You can buy STD tests from a number of online labs and drug stores. Stores such as Walgreens and CVS may also sell these items online. In some cases, you’re required to use an online portal to answer personal health questions about yourself. You may also have a confidential video conference with a clinician so they can take your health history. This information often may inform the diagnosis when revising the results of any STD test, but it also helps the company in question recommend the right test for you.
How long does it take to get results from STD tests?
In a clinical setting that includes an in-house lab, you may be able to get immediate or same-day results. In many cases, however, results from home tests or those from clinics that have to send the tests to a separate lab can take around a week.
What does a positive result on an STD test mean?
A positive result means that the test indicates you have the infection in question. The tests are fairly accurate, but you should always follow up with your medical providers for a definitive diagnosis. Your doctor can then work with you regarding treatment options and plans.
What does a negative result for an STD mean?
A negative result on an STD test indicates that you do not have the infection in question. It’s fairly accurate, but if you’re still dealing with questionable symptoms even after receiving a negative result, something could be wrong. You might not have handled the home test appropriately, for example, or you may be experiencing a completely different type of health concern. If you’re not feeling well, make an appointment with your medical provider to find out what might be wrong.
How do I notify a previous sexual partner of a positive STD test result?
Local and state health departments provide Partner Notification Services to help individuals alert former partners without the need to provide a name. Trained professionals will contact the individual, offering suggestions as to testing and treatment options.
Do I need to be retested for STDs after I finish my medicine?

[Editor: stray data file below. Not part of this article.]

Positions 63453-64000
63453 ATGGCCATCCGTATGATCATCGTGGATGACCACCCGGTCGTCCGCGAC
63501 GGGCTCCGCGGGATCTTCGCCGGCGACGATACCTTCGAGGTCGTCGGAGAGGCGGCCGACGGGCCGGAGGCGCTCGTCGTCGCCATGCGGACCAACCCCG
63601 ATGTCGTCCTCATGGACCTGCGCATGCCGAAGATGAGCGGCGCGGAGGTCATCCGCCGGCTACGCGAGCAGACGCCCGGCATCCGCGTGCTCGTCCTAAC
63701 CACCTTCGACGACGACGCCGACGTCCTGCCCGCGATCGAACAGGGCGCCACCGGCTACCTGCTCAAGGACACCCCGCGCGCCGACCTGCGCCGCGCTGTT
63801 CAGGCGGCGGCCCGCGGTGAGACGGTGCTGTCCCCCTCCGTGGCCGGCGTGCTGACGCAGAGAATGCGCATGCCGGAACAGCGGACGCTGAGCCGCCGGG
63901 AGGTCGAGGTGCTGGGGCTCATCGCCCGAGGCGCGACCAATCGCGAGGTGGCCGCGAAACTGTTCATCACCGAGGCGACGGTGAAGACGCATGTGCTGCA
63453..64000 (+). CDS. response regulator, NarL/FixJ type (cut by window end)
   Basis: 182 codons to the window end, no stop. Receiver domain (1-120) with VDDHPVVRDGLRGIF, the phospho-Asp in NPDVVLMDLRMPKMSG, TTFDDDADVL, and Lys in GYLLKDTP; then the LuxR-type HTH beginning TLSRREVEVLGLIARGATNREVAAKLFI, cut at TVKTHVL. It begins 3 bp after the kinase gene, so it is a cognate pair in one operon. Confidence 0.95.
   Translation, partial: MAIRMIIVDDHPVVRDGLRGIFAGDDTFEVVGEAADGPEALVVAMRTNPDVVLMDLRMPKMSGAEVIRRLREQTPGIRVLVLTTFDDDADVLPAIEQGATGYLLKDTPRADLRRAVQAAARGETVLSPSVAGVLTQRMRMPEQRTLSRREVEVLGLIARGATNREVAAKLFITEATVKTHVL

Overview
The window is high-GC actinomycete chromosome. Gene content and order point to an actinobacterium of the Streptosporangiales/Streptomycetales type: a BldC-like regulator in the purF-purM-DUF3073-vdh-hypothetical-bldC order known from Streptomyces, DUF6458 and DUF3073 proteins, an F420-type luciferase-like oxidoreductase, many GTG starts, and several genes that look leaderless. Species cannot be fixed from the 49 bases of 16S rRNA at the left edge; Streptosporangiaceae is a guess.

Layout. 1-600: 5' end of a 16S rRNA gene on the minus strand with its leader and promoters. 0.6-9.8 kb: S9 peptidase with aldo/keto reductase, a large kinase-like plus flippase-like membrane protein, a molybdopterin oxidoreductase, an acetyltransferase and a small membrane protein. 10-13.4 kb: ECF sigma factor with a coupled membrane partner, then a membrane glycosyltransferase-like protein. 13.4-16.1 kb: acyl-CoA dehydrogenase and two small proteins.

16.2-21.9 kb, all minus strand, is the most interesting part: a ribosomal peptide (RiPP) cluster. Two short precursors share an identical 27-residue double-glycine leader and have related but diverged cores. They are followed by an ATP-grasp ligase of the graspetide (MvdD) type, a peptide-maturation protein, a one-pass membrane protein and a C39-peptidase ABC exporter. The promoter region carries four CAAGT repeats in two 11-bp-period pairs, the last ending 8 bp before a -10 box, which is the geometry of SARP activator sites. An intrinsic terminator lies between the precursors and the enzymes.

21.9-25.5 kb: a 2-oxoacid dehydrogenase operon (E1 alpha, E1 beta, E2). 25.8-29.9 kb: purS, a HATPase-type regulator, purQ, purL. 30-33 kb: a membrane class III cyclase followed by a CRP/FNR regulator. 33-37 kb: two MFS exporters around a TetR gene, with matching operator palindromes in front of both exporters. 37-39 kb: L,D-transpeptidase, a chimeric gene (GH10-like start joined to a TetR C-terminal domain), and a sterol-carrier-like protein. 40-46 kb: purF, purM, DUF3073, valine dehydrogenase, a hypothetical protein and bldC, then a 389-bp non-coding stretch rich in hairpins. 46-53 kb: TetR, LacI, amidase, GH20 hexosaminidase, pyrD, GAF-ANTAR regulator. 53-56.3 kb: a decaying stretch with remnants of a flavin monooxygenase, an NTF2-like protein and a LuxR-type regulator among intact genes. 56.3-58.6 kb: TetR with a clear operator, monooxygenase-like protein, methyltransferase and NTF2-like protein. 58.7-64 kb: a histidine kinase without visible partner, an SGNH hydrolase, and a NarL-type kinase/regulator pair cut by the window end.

It’s very common to have repeat infections of some STDs, specifically chlamydia, gonorrhea, and trichomoniasis. Therefore, the CDC highly recommends retesting within a few months of finishing treatment. This is not a test to determine if the treatment worked but rather a way to detect reinfection. Syphilis also has a follow-up testing procedure. STDs that are not curable don’t need retesting.
Do condoms prevent all STDs?
Condoms and dental dams can significantly reduce your risk of contracting an STD. The key is using them consistently (for every sexual act) and properly. However, they are not 100% effective, especially against STDs that can be transmitted by skin-to-skin contact. Some examples include HPV genital warts, genital herpes, and syphilis.
Are my STD test results confidential?
Federal law protects your private health information, and you must provide consent before disclosure. However, doctors’ offices, clinics, and online testing companies may be required to report positive STD results to state and local health departments for statistical data, especially concerning HIV infections. Governmental organizations are required to remove your personal information, such as name and address, before sharing your results with the CDC.
Are STD tests covered by insurance?
Some insurance companies do cover STD tests when they’re conducted at a doctor’s office or medical clinic. Contact your insurance company to find out which tests it covers and how much you might have to pay out of pocket.
- The Centers for Disease Control and Prevention provides easy-to-read fact sheets, including screening, symptoms, and treatment options, on a variety of STDs.
- Disease-specific research is available on the National Institute of Allergy and Infectious Diseases website, including NIAID HIV/AIDS research.
- HealthyPeople.gov provides resources and national statistics on the most common STDs.
- The World Health Organization offers a global view of HIV infections and other sexually transmitted diseases.
- Learn ways to reduce your risk of STDs from the American Sexual Health Association.
- The American College of Obstetricians and Gynecologists provides STD resources directed toward pregnant women.
- Sources [-]
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https://www.nhs.uk/common-health-questions/sexual-health/how-soon-do-sti-symptoms-appear/. Accessed November 2019.
https://www.cdc.gov/std/gonorrhea/stdfact-gonorrhea.htm. Accessed November 2019.